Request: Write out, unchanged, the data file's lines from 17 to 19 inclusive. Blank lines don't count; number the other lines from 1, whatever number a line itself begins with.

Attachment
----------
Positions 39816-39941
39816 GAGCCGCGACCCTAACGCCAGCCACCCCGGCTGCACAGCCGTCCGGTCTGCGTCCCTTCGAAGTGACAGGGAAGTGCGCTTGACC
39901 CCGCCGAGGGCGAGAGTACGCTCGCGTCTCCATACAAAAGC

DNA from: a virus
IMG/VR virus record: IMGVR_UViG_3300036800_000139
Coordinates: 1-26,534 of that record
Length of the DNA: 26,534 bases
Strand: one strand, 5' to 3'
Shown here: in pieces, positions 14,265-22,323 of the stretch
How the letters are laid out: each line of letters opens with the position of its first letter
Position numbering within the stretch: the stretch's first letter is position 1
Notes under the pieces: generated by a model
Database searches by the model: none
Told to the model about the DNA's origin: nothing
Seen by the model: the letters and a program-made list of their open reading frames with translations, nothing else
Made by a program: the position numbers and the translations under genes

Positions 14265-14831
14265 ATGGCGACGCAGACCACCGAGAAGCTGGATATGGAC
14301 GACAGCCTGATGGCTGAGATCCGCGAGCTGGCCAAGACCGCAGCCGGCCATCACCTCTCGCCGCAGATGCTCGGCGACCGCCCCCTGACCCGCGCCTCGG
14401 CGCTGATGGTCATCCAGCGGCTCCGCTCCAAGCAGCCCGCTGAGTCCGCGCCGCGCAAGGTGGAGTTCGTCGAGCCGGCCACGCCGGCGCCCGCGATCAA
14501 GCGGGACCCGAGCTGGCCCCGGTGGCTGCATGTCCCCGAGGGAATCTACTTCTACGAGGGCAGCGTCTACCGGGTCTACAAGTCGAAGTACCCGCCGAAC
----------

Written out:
Positions 14265-14831
14265 ATGGCGACGCAGACCACCGAGAAGCTGGATATGGAC
14301 GACAGCCTGATGGCTGAGATCCGCGAGCTGGCCAAGACCGCAGCCGGCCATCACCTCTCGCCGCAGATGCTCGGCGACCGCCCCCTGACCCGCGCCTCGG